Did Trump say that he will drain the SWAMP - He did not tell you that he will replace it with SHIT
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Did Trump say that he will drain the SWAMP - He did not tell you that he will replace it with SHIT

By Tim Aurora following x   2017 Oct 26, 12:22pm 514 views   4 comments   watch   sfw   quote     share    

ith more than 75 percent of Puerto Rico still without electricity in the wake of Hurricane Maria, lawmakers are calling for an investigation into why the island turned to a small, for-profit company instead of the mutual-aid network of public utilities usually called upon to coordinate power restoration after disasters.

Montana-based Whitefish Energy was awarded a $300 million Puerto Rico Electric Power Authority (PREPA) contract to repair downed transmission lines crisscrossing the mountains, the company confirmed to ABC News.
1   Tim Aurora   ignore (0)   2017 Oct 26, 6:12pm   ↑ like (0)   ↓ dislike (1)   quote        

Hmm. What say you Trumpites
2   HEY YOU   ignore (7)   2017 Oct 26, 7:54pm   ↑ like (0)   ↓ dislike (0)   quote        

Trumpism is a cult.
Greed's the motto.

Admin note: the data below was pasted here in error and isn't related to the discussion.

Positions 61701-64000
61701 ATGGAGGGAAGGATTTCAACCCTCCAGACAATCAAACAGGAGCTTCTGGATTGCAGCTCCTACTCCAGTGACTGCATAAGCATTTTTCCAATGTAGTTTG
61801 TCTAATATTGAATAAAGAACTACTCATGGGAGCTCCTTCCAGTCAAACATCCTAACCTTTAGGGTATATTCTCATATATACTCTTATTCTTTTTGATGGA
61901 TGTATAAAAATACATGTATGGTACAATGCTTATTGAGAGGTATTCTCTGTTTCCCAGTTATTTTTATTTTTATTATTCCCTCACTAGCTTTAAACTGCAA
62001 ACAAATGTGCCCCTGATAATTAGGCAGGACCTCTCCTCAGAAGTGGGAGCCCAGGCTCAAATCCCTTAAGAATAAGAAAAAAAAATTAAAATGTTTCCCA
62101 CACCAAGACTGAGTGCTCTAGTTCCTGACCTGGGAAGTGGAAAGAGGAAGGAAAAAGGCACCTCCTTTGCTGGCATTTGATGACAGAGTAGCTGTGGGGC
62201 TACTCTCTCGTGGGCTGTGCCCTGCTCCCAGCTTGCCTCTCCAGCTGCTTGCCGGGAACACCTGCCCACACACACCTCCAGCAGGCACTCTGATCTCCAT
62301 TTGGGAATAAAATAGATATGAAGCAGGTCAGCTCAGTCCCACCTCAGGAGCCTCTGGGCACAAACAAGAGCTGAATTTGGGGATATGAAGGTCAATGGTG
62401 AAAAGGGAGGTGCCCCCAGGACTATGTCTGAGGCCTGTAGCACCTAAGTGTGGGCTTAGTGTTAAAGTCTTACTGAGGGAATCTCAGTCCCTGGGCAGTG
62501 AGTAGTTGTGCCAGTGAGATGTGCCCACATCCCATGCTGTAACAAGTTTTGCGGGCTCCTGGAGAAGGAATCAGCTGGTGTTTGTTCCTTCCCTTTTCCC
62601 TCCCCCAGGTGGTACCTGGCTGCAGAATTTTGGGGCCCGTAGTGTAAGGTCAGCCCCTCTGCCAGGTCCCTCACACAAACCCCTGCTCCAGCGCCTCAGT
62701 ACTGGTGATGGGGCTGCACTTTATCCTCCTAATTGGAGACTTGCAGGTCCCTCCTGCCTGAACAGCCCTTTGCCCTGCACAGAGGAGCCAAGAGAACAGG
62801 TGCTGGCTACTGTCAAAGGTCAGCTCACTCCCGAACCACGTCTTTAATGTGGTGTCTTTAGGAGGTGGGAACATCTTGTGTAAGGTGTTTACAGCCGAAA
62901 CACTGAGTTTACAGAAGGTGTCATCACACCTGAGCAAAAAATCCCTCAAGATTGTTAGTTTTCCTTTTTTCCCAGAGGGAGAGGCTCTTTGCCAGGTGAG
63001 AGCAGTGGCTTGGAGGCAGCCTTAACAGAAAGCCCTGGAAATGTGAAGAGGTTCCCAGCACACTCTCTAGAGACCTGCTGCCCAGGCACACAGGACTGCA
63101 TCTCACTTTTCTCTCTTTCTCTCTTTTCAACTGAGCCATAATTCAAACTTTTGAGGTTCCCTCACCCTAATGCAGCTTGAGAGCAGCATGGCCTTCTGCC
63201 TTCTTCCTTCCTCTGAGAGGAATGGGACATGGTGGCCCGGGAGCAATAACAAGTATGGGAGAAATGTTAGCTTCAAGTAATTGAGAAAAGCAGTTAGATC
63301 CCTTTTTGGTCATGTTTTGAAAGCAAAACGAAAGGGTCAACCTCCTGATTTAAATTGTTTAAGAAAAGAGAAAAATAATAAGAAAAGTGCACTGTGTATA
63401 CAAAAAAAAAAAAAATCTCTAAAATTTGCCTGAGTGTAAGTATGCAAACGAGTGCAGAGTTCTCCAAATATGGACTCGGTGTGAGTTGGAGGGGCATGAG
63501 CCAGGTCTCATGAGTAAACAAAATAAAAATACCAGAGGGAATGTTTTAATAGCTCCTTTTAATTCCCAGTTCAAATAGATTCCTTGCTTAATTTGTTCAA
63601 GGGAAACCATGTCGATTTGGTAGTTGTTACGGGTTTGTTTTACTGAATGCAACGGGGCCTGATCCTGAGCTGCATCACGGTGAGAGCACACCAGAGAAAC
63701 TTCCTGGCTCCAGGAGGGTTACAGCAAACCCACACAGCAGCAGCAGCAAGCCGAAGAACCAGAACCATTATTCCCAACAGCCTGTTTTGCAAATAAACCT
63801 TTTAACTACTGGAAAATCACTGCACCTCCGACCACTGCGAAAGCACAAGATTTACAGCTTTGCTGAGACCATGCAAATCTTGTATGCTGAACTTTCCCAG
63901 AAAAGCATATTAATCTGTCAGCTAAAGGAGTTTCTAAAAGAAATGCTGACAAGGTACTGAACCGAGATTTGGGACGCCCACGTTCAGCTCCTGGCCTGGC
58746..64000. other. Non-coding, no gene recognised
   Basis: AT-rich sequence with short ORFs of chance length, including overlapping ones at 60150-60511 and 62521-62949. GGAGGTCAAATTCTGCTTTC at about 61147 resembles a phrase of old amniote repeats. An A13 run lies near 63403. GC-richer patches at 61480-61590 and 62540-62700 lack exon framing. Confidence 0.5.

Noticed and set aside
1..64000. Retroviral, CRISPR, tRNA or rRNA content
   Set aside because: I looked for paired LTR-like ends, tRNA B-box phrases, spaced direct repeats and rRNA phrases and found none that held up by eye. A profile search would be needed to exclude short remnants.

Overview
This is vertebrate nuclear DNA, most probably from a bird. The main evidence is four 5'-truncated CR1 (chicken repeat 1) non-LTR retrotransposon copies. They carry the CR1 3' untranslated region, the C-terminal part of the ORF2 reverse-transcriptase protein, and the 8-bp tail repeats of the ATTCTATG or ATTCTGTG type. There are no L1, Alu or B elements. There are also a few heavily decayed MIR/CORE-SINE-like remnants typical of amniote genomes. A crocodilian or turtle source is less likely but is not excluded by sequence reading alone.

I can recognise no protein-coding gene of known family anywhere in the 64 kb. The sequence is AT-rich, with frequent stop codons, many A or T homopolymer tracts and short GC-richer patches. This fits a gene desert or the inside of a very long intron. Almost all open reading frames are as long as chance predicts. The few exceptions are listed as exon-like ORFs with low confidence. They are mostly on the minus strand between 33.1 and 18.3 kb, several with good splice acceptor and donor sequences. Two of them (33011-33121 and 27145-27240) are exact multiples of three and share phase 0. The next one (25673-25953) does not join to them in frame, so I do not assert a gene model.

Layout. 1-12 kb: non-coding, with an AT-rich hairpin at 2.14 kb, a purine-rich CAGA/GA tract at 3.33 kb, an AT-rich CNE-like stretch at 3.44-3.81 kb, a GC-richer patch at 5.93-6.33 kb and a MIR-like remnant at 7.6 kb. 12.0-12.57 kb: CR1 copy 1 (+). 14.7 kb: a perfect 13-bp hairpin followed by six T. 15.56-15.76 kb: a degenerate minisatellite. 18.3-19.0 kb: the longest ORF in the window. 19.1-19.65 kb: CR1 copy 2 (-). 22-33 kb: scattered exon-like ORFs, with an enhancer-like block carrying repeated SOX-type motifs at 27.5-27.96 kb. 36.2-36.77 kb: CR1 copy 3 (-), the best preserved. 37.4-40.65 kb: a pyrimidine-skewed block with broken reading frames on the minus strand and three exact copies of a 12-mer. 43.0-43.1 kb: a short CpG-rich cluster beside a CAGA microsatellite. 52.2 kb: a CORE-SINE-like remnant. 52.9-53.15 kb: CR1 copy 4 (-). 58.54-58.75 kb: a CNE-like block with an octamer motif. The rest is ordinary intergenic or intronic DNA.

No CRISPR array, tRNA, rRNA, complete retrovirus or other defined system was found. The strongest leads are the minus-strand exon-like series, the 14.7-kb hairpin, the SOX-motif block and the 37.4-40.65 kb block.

3   anonymous   ignore (null)   2017 Oct 26, 8:34pm   ↑ like (0)   ↓ dislike (0)   quote        

Tim you are taking anti trump propaganda bs too seriously.

Media is partisan, no truth to them.

Tim Aurora says
Hmm. What say you Trumpites
4   Feux Follets   ignore (0)   2017 Oct 31, 6:13pm   ↑ like (0)   ↓ dislike (0)   quote        

There’s a Shady Puerto Rico Contract You Didn’t Hear About. A separate $200 million contract has faced little scrutiny, but may ultimately be even more scandalous for what it says about the effort to rebuild the island in the aftermath of Hurricane Maria.

The deal was inked with a company called Cobra Acquisitions LLC, which didn’t even exist until this year. It’s a subsidiary of an Oklahoma-based fossil fuel company, suggesting that neither the Puerto Rican Electric Power Authority nor the federal government has much interest in seizing the opportunity presented by the storm to rebuild Puerto Rico in a sustainable way that relies on renewable energy rather than imported oil.

Unlike the Whitefish contract, the Cobra deal with PREPA involved heavy input from the Federal Emergency Management Agency, which — according to a recent conference call convened by Mammoth Energy Services — was “in the room” and there “every step of the way” as it was being meted out so as to be in line with the agency’s reimbursement requirements. (Neither FEMA nor PREPA representatives have responded to The Intercept’s multiple requests for comment.)

“We expect this to be a credit to our corporate margin,” an unidentified Mammoth executive (likely Chief Financial Officer Mark Layton) said on the conference call. “Quite honestly, we wouldn’t have entered this contract if we didn’t think we’d get paid.”

“The Cobra contract is less flashy and less obviously crazy,” Cathy Kunkel, an energy analyst at the Institute for Energy Economics and Financial Analysis, told The Intercept. “But together with [the Whitefish contract] shows the nexus of PREPA with oil and gas interests — the kind of companies that are go-to companies for PREPA.”